Robin Wright directs herself in Land, a stirring, moving actor’s showcase about a woman moving to a cabin in the mountains in an effort to escape from unbearable grief. One of the things I loved about this dynamic is that there is no barrier between herself and the director. She is the director, which made it, I think, slightly more intimate of a performance; she has no one to impress except herself. Perhaps that’s why we see her go deeper than we’ve ever seen her go before as an actress. I don’t know how this is possible when directing, how to pay attention to so many things at once and be able to find that sort of emotional space to take it that deep, but she does it.
I loved being so up close and personal with her face, which remains untouched with time and thus, so much more expressive. When it comes to directing, usually the choice is to focus more on staging performers or framing compositions, but here, maybe because it is located mostly in one place, it’s just Wright directing her character’s emotional journey. I myself having just gone through the process of grief I can tell you that this film feels wholly authentic to that experience, and it might be Wright’s best performance, or certainly one of them.
Can she break into the top five? Well, for starters, we don’t know who the top five will be. We think we know, but that has yet to be confirmed. I will consider Wright as being a strong contender at this point. There are several performances that might be considered under the radar if you go by what we the pundits are predicting, or as we like to say in the game, who are “in the conversation.” Of course, the conversation at the moment is just between us chickens. We don’t know whether that will translate more broadly.
The conversation at the moment is swirling around:
Viola Davis, Ma Rainey’s Black Bottom
Carey Mulligan, Promising Young Woman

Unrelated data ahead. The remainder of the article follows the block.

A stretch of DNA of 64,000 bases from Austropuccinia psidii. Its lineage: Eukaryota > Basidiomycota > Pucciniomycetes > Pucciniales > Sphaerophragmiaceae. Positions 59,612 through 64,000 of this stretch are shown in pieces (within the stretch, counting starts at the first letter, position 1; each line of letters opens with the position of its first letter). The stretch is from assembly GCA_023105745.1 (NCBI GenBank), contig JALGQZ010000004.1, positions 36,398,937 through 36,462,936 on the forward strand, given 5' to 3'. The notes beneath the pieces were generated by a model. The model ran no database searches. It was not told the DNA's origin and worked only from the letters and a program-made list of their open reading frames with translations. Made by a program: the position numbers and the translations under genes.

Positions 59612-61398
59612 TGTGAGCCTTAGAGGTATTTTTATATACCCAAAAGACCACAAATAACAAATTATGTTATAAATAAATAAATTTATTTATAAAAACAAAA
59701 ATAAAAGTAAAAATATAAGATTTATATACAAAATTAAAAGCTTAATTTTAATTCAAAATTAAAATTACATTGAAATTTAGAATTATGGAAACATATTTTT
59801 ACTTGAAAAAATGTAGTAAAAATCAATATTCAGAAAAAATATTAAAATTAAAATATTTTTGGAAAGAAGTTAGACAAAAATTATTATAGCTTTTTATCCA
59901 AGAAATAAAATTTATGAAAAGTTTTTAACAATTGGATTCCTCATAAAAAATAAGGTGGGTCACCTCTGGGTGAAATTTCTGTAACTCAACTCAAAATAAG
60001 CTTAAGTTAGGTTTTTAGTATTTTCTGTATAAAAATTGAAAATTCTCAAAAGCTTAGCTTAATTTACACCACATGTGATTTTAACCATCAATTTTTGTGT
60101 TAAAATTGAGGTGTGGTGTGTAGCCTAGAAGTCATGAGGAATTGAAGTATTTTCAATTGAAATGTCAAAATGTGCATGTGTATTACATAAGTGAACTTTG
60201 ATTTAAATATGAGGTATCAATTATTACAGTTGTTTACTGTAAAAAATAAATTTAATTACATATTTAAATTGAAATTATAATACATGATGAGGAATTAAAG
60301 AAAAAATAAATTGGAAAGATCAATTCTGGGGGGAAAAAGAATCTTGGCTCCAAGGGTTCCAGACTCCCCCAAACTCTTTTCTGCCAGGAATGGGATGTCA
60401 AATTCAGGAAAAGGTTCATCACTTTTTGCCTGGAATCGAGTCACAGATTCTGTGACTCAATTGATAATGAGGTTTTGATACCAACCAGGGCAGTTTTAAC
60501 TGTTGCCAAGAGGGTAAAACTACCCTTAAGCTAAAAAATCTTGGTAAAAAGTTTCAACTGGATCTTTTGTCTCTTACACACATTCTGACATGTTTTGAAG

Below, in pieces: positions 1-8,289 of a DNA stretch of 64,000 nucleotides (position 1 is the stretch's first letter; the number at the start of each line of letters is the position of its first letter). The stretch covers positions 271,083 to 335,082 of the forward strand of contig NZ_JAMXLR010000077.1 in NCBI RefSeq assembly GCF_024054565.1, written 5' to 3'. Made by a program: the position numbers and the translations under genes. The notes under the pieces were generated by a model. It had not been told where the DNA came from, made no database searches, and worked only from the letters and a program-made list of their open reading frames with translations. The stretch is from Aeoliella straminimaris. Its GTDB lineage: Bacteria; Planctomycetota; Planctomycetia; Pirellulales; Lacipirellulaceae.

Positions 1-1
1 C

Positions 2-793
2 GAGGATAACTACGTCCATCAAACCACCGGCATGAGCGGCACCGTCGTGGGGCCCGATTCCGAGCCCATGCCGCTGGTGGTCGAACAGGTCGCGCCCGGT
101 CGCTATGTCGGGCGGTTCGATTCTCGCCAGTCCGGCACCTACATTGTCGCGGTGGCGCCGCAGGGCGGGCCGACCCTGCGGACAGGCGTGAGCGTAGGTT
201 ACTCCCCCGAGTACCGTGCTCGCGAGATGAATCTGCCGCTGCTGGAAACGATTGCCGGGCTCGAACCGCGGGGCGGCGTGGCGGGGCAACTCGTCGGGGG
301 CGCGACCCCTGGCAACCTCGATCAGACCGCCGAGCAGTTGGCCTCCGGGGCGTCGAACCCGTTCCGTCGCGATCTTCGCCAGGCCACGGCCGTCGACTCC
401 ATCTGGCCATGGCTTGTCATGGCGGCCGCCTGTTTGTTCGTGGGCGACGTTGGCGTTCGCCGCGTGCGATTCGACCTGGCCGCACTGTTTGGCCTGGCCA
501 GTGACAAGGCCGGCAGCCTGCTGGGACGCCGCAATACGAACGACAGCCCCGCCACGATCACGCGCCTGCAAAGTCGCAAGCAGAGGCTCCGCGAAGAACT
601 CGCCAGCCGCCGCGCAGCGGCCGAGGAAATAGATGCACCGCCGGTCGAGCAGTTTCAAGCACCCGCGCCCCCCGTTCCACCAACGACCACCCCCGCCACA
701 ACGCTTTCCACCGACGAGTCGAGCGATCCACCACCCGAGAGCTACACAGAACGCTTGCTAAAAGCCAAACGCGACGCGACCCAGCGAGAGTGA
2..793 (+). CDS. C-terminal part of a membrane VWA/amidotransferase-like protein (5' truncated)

Frances McDormand, Nomadland
Those three, at least right now, seem to be the strongest names floating around. After that, it might look something like:
Vanessa Kirby, Pieces of a Woman
Zendaya, Malcolm & Marie
Amy Adams, Hillbilly Elegy
Andra Day, The United States vs. Billie Holiday
These are the central names being bandied about. But there are so many contenders this year that we have a lot of under the radar picks, like Michelle Pfeiffer in French Exit. An early contender in the race, Pfeiffer is better here than she’s been in years. There is Kate Winslet for Ammonite, which could get a boost at the Golden Globes. Clare Dunne plays a young mother on the run from an abusive husband in Herself. Rashida Jones in Sofia Coppola’s On the Rocks. And Sophia Loren in The Life Ahead, not to mention Nicole Baharie in Miss Juneteenth, and Meryl Streep in both The Prom and Let Them All Talk.
What will determine who gets in has to do with that elusive animal, “buzz.” What film are people buzzing about? That gets harder and harder to gauge this year, considering not all of the voters are going to be plugged into social media. Sussing out what a certain demo might go for is also not that easy anymore considering how the demographics have changed so dramatically in the country.
I would imagine that the election of Joe Biden and Kamala Harris will have something to do with the way this will go but I’ll be doing a longer piece about that in a day or two. Suffice it to say, it COULD be the year the Academy breaks their record of only one black actress in 93 years of Oscar history winning in lead. If it’s going to happen any year it’s likely to be this one. As to that, there are several contenders this year who could win.
Either which way, I’d keep an eye on Robin Wright in Land – where she gives a career best performance. It is a competitive year and it feels packed already. The embargo lifts January 31.